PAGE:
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Study debt debacle upsets students

A group of frustrated students are up in arms because their qualifications are being withheld because they are in debt to the Capricorn TVET College.

POLOKWANE – The students are upset about the treatment they have received from the college with regard to accounts they have received from the debtors’ department.

“We have received SMS messages informing us we had been handed over to debt collectors. We are bursary beneficiaries but the last time I checked my study statement I noticed my debt was drastically increasing. This matter is seriously stressing me because I don’t know what to do about this debt as I am unemployed. I don’t even have a certificate to produce to the labour market in order to find employment as it is withheld by the college due to the increasing outstanding amount.

“One thing that frustrates me further is that when you apply for a bursary, there are documents one should provide to prove you are from a disadvantaged family. If you get approved and you are affected by a shortfall you will not be able to pay your outstanding fees due to your family background. We never denied to pay back the college but how do we pay while we do not have the certificates to prove our qualifications to potential employers? But we won’t leave the matter here,” one of the affected students, who wished to remain anonymous, told BONUS.

The South African Further Education and Training Student Association (Safetsa) National Deputy President, Joel Mamabolo, said: “Our biggest struggle was that the Department of Higher Education and Training should release the certificates but in the long run we achieved that. So with the recent matter of the Capricorn TVET College we advise affected students to approach our office or feel free to contact me directly at 082 060 4804 to discuss the matter. We are open-minded and willing to resolve their issues.”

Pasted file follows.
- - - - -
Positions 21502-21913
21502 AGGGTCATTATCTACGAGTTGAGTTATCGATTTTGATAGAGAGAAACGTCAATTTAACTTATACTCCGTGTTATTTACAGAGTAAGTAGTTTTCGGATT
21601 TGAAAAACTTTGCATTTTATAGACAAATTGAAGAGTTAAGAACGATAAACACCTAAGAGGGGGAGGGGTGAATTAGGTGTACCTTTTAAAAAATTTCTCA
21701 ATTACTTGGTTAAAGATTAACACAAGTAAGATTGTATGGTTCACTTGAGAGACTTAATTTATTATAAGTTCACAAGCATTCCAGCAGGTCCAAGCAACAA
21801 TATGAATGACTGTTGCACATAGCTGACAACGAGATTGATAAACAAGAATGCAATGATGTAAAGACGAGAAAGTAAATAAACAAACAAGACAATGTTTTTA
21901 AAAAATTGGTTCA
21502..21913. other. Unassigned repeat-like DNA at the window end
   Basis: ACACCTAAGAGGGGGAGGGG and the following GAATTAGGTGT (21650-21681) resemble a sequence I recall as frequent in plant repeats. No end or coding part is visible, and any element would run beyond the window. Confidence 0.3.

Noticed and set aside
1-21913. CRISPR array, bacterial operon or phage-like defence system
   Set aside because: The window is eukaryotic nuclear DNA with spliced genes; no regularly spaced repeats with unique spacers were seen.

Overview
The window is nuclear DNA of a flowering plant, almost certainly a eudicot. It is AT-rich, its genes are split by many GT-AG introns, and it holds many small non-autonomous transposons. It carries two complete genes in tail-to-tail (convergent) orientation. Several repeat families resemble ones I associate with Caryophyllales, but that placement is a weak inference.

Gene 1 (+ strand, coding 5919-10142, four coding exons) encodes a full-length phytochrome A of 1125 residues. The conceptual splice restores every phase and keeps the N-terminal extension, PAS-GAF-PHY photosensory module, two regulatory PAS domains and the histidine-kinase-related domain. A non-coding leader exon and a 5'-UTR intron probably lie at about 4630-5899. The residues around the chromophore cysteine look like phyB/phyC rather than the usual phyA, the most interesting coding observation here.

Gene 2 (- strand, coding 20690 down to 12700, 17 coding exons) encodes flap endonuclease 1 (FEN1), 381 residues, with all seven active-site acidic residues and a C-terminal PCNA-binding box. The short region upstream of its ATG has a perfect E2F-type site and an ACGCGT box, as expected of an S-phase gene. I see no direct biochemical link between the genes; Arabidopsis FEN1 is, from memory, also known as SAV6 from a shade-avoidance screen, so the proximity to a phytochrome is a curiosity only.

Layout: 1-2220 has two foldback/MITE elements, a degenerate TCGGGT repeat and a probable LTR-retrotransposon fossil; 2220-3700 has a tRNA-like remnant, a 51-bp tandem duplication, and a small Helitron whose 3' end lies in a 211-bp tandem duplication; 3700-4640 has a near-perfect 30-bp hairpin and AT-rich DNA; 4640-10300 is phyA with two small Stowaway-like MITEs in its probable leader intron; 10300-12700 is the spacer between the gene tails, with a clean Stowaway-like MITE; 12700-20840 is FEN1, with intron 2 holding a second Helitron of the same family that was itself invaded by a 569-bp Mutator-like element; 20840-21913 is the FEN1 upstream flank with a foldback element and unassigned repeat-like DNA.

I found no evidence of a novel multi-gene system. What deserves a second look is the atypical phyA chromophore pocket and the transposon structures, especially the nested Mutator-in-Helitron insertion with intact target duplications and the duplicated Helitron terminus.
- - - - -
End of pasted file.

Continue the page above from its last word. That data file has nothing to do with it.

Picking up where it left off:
Capricorn TVET College Public Relations Officer, Tumelo Morobe, said: “College fees are set and approved by the College Council as based on the Department of Higher Education and Training’s guidelines. It is the practice of the college to accommodate the needy and academically deserving students at the college. We do not refuse students access to teaching and learning just because they do not have the minimum admission fee, instead parents or guardians are encouraged to make part payment and subsequently make proper arrangements with the campus management on how to repay the outstanding balance in a stipulated time. When they fail to honour their obligation or commitment to pay the college as per the arrangements, then their accounts are handed over to the debt collectors. This is only done to students who have exited the college and who are not making any arrangements to repay the college. The college has made thorough follow-ups with the students to pay their debts so there are no challenges with the release of their qualifications. However, we will need the details of the concerned students to check if their certificates and diplomas have been released by the Department of Higher Education and Training, as they were experiencing backlogs going as far back as 2007”.


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